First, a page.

(Bloomberg) -- Italy took a key step toward securing energy independence from Russia with the arrival of a new facility to import liquefied natural gas.

The Golar Tundra floating storage regasification unit docked Sunday night in Piombino, on the coast of Tuscany. The terminal is one of two that will allow Italy to replace gas flows via pipeline from Russia, which are already near historic lows.

Italy imported around 40% of its gas from Russia before the invasion of Ukraine, and moved quickly under Prime Minister Mario Draghi to reduce it, mostly thanks to flows from north African countries such as Algeria. Russia now accounts for less than 10% of Italy’s imports and the aim is to fully replace it by winter 2024, according to Eni SpA.

Read More: Italy Approves Floating LNG Terminal in Bid to Cut Russian Gas

Italy’s state-controlled gas network operator Snam SpA bought the Golar Tundra last year, and refurbished it as a floating LNG terminal in recent months. A second terminal is expected later this year in Ravenna, on the country’s eastern coast.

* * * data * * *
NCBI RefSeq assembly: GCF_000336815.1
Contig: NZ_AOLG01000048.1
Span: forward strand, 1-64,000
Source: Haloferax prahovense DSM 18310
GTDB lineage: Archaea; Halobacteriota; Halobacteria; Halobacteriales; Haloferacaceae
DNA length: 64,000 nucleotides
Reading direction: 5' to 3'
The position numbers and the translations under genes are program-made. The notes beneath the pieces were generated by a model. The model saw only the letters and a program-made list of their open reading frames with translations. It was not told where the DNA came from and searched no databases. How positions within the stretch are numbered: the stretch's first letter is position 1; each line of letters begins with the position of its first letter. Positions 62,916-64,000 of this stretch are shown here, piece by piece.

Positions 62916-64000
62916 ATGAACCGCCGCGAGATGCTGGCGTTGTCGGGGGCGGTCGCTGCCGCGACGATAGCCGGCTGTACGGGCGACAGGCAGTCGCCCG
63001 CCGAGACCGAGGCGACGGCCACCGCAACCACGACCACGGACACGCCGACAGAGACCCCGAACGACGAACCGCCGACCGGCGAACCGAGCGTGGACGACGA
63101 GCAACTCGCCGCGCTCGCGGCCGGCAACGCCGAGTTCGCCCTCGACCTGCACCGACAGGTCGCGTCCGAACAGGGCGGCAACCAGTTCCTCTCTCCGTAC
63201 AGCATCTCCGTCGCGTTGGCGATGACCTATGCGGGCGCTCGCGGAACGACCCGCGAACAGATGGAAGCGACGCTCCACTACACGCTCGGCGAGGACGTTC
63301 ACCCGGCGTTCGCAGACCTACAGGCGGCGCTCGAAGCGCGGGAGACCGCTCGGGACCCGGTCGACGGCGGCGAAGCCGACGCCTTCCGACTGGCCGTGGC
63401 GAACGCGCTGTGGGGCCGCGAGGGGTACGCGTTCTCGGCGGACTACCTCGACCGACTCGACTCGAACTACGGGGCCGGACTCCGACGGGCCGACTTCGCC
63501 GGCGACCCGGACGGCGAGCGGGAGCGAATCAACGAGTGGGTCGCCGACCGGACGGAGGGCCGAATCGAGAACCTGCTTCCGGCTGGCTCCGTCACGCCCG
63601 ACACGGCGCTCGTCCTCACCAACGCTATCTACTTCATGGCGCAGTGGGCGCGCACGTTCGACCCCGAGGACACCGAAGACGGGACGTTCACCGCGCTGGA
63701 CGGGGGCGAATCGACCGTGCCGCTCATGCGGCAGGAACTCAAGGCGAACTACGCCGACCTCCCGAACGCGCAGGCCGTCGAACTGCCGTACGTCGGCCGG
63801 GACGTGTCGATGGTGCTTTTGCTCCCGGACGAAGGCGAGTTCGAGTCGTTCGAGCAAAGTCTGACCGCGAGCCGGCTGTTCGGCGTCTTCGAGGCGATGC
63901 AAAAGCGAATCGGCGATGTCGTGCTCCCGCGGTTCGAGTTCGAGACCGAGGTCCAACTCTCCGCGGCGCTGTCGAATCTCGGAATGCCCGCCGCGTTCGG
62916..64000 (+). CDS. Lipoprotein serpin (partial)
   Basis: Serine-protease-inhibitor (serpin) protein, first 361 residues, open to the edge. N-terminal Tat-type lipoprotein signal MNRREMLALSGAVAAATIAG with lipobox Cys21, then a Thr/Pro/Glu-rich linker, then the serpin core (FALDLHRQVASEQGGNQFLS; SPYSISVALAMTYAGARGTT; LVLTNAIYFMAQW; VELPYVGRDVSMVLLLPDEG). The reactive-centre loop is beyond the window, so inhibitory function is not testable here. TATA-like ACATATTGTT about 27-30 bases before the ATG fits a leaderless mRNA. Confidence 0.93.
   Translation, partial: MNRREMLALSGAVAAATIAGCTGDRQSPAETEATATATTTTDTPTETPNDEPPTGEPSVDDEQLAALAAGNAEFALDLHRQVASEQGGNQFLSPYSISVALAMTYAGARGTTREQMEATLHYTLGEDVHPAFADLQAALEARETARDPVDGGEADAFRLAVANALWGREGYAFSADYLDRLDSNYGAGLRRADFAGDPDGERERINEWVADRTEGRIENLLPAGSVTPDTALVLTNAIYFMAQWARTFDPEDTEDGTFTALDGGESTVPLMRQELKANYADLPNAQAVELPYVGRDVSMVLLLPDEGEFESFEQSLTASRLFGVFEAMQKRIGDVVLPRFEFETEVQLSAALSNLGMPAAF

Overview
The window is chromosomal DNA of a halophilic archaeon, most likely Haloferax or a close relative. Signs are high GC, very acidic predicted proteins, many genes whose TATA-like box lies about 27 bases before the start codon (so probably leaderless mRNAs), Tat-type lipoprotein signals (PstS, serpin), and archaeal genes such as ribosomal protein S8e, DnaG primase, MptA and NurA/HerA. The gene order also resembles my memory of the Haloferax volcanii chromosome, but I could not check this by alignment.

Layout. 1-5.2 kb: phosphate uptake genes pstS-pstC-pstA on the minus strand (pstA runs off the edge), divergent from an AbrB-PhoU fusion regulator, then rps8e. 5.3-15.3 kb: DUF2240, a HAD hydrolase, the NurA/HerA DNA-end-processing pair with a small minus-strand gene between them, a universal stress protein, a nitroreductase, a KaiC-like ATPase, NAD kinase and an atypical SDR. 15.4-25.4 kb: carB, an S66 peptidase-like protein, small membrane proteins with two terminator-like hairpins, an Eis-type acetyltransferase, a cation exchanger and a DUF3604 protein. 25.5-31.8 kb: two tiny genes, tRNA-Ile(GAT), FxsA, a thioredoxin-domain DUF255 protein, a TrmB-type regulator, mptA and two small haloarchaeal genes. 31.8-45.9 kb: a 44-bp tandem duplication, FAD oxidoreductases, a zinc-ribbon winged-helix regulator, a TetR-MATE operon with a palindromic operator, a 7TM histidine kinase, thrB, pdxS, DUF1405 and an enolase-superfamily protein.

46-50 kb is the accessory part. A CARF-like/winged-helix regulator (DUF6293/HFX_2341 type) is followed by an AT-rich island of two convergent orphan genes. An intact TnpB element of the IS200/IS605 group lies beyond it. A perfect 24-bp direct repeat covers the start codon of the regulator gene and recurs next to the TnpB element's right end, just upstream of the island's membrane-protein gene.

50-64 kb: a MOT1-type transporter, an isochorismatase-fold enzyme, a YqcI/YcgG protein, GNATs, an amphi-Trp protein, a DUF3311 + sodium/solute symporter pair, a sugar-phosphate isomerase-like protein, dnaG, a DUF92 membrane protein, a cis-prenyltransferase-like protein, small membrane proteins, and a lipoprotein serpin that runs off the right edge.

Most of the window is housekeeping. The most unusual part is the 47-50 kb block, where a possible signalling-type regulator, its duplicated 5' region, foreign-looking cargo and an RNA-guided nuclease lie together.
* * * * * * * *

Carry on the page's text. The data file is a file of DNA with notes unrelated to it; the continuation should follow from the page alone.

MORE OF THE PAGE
“Italy signed agreements with alternative countries to Russia for the import of approximately 18 billion cubic meters of gas per year,” Simona Benedettini, an independent gas market consultant, said in an interview. The Piombino terminal is of “vital importance to cut dependency from Russian gas, especially in view of the upcoming winter which may not be as mild as that of this year.”

Local activists in Piombino have staged protests against the terminal, citing its potential impact on fishing and tourism. The terminal is expected to be operational in May.

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